DXA’s Golden Image Rule

DXA is a reference Tridion implementation that contains tons of pre-configured rules and automated features.  These features reduce the time to market for simple Tridion-backed websites.   However, there are a few “features” in DXA which are not defined in the documentation and may not be desirable for all sites.  One of these “features” is the fact that DXA will crop any image rendered in an RTF to the Golden Ratio of 1.62.

Some of you might have completed DXA implementations without even realizing that DXA does this, and indeed it took us months before anyone noticed that DXA forces a width/height ratio on images in RTF fields.  We recently attempted to render a tall image only to find that most of the image was cropped away.  We assumed it was a bug that we had introduced somehow but after some digging we found out that this is the desired default DXA behavior (as explained here by Will Price) https://tridion.stackexchange.com/questions/13643/applying-advanced-styles-to-embedded-rtf-images-in-dxa.  All images imbedded into RTF fields are automatically cropped to a ratio of 1.62 (the golden ratio) despite any attributes you give them in the RTF editor.  This was undesirable for our implementation so we decided to fix it.

Luckily, the fix is easy.  To fix this you will have to locate the BaseMediaHelper class within the DXA framework source code.Untitled2

After that, you will need to create a new project with a CustomizedBaseMediaHelper class.  You can then copy all of the guts for this class from the default DXA one but you will need to make one change: the DefaultMediaAspect variable should be set to 0 instead of 1.62.


Once you compile the new CustomBaseMediaHelper class and place your new DLL in the bin of your DXA webapp, you just have to point the app to it.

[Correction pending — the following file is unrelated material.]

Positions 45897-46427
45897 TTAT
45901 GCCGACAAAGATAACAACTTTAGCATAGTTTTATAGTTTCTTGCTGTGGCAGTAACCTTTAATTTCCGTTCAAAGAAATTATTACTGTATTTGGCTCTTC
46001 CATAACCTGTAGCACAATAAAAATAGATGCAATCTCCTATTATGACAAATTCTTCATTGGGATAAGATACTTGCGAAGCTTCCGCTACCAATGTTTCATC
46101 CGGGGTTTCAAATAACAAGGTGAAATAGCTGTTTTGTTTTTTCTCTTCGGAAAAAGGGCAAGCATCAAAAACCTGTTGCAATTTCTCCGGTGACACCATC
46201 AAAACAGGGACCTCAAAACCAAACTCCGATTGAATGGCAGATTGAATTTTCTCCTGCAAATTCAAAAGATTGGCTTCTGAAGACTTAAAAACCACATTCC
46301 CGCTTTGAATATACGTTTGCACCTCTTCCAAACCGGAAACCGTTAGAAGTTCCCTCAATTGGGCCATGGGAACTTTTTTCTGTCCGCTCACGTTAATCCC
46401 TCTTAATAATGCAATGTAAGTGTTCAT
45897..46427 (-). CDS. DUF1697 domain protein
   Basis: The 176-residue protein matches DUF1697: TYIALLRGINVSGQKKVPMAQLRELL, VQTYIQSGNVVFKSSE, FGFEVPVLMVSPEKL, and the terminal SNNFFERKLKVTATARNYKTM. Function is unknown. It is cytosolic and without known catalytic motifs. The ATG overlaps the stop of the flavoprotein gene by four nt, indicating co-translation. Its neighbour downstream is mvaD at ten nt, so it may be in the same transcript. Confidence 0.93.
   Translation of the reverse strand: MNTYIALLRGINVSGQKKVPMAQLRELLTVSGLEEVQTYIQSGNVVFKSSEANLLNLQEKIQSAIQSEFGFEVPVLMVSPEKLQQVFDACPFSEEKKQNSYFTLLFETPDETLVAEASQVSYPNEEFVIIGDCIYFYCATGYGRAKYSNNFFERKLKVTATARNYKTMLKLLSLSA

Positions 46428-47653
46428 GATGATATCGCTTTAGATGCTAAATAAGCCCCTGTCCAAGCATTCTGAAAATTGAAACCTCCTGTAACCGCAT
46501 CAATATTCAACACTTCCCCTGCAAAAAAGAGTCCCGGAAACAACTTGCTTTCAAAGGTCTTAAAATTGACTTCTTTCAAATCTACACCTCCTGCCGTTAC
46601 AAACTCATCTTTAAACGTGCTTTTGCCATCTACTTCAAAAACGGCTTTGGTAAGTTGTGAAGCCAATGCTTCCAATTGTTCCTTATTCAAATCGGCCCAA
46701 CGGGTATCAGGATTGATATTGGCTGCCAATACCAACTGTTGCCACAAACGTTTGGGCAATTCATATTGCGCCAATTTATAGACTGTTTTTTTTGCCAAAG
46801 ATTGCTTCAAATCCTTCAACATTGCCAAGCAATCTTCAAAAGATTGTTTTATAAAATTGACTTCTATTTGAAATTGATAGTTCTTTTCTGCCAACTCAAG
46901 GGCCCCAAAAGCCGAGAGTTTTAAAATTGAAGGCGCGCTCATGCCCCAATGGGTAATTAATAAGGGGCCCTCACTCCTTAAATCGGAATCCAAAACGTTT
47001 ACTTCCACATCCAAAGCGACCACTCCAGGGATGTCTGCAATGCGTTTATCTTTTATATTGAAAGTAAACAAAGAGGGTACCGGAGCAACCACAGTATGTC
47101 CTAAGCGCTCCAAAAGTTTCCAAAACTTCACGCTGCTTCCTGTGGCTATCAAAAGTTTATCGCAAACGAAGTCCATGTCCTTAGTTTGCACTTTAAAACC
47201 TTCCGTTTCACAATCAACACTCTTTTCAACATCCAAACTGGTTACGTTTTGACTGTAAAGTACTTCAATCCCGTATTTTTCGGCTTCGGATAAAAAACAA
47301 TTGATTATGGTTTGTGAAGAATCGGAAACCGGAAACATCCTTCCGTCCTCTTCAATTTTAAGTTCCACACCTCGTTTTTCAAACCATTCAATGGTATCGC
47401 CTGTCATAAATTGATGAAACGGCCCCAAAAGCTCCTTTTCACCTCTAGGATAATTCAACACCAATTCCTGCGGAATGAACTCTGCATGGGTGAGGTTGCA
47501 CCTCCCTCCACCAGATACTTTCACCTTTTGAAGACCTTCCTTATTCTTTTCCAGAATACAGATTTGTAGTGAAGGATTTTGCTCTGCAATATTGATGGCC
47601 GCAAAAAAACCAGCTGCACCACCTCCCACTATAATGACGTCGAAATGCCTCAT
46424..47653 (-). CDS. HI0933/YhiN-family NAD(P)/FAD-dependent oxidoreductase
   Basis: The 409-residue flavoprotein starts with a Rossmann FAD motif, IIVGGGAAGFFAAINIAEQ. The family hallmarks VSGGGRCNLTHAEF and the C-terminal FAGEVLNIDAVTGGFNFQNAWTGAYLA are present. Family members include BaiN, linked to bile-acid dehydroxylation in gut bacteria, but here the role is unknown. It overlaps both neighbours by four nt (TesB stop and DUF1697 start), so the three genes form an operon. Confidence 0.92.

To have the app use your new CustomBaseMediaHelper class you will need to update the following in your Unity.config file:

  1. A reference to your new assembly and namespace needs to be added at the top of the config file.
  2. The <type> element with the attribute type=”IMediaHelper” should be changed to point to the name of your new class instead of the old one.

You may need to refresh your application pool to see the change take effect.  Once all of that is done, your images will be free to fill any dimensions that they please.

2 thoughts on “DXA’s Golden Image Rule

  1. If the only thing you want to do in your CustomMediaHelper is set the DefaultMediaAspect to 0, it would be better to create a subclass of BaseMediaHelper which only needs a one-line constructor.

    Alternatively, you could create your own Image View Model (possibly a subclass of the Core Module’s Image class) which gets the width and height from the XHTML and then create an Image View which calculates the aspect ratio from those.

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